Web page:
In the current work we detail two protocols that have been developed for preparing both fluid and gel phase planar bilayers on mica for use in AFM studies. Dioleoylphosphatidylcholine (DOPC) has a transition temperature of–16.5 °C  and therefore exists in the fluid like liquid crystalline state (Lβ) at room temperature. Dipalmitoylphosphatidylcholine (DPPC) has a transition temperature of 41.3 °C  and therefore exists in the solid-like gel state (Lβ) at room temperature. Lipids in different states can affect membrane functionality very differently and we therefore chose two lipids to represent the two main lipid phase classes. Furthermore, phospholipids containing the choline group moiety are the most abundant class in eukaryotic cells . We also note that DOPC and DPPC are two of the most common model lipid systems studied.
We report defect-free bilayers that are ideally suited for AFM studies. We highlight the most significant experimental parameters, and introduce tests that can be used to confirm the presence of bilayer. We present optimization approaches to account for solution to solution differences that are difficult to control. We then highlight the major differences between fluid and gel phase lipids by presenting a protocol for the formation of DPPC bilayers. We illustrate through experiment the effect of parameters such as solution temperature, cooling rate, incubation time, concentration and ionic strength.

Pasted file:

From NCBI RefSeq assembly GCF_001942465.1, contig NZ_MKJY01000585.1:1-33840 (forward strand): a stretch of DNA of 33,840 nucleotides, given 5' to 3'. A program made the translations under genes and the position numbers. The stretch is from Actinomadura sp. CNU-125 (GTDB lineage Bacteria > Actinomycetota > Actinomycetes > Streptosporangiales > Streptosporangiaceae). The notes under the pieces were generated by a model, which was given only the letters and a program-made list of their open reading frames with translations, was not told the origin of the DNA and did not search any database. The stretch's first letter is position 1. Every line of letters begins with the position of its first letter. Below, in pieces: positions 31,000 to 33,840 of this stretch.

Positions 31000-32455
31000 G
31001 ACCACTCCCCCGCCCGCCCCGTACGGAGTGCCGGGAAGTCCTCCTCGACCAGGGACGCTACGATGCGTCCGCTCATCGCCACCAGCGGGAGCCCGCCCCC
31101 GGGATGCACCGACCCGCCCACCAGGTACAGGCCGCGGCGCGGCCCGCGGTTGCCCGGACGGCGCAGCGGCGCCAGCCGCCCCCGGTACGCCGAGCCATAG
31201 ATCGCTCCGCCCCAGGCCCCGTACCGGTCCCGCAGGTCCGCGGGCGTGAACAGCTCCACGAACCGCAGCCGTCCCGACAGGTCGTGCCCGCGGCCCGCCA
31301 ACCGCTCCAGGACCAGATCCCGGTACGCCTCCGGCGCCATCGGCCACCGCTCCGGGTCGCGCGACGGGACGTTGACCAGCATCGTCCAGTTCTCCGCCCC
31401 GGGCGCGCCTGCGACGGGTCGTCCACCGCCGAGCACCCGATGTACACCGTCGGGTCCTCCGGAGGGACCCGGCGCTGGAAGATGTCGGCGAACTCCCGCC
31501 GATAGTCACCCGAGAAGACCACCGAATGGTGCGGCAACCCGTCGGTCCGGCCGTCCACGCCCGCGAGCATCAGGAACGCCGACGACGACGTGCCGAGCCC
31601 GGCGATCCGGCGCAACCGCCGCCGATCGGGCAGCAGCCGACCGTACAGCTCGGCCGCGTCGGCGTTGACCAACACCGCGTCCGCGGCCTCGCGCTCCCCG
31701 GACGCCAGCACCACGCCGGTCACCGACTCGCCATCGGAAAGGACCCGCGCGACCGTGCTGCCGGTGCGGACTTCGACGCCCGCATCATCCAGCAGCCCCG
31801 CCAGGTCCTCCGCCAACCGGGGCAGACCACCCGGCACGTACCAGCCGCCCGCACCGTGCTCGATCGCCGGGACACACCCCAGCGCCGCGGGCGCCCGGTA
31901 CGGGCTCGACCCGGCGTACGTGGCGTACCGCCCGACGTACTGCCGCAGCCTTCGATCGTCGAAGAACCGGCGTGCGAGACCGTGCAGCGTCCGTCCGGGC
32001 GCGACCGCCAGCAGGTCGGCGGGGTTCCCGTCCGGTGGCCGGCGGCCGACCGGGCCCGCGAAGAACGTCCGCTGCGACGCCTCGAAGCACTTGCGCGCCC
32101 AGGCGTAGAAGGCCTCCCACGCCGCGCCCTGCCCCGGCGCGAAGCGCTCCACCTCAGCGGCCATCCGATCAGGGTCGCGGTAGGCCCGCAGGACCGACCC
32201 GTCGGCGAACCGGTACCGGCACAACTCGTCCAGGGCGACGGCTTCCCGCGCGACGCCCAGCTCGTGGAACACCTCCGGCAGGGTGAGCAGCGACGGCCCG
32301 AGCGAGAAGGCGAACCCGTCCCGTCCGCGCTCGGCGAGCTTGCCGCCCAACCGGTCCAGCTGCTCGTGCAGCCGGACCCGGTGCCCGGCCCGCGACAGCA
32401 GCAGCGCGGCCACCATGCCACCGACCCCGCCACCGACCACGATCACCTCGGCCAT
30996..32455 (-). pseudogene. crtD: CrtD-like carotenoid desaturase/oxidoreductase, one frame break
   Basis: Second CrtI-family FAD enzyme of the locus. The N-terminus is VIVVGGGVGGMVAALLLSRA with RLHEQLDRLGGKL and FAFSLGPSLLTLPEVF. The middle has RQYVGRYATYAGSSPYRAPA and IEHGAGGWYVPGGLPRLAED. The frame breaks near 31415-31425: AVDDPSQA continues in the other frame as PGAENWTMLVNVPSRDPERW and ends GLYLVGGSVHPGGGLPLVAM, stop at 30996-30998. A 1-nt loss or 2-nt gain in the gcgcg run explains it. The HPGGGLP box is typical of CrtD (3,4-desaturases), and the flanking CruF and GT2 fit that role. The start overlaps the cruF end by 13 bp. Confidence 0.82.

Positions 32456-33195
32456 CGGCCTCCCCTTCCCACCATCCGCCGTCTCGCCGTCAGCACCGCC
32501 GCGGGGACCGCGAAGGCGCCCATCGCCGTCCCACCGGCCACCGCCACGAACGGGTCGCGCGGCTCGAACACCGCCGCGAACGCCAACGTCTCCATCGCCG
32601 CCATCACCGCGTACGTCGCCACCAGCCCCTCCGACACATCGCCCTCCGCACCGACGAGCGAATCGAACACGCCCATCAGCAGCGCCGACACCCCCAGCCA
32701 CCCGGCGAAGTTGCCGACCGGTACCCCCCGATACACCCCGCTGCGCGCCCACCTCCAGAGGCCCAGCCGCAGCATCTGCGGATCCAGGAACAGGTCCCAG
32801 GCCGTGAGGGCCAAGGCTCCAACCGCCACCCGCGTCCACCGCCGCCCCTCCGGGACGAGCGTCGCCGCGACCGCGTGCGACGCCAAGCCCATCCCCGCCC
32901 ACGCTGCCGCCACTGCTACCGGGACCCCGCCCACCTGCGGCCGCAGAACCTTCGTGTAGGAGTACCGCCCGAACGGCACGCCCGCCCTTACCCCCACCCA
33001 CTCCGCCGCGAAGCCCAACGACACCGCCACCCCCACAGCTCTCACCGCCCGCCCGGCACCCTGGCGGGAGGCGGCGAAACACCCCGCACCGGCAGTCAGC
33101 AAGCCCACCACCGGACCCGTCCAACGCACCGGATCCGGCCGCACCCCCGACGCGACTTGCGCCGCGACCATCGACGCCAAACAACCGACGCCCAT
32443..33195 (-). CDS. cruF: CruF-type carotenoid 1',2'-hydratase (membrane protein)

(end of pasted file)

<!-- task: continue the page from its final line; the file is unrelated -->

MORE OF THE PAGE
Without a thorough understanding of bilayer preparation, it is easy to produce misleading results. Even mature protocols are reported to take several months of practice before these model systems can be accurately and reliably reproduced . We hope to highlight the relative importance of various experimental parameters, illustrate the significant differences between gel and fluid phase lipids, and present important tests for bilayer assessment. Debate still continues about the best way to prepare bilayer samples and the important experimental parameters as evident by every single laboratory using a different protocol. We hope that through this work, scientists new to the field can quickly and reliably produce model bilayer systems for their study.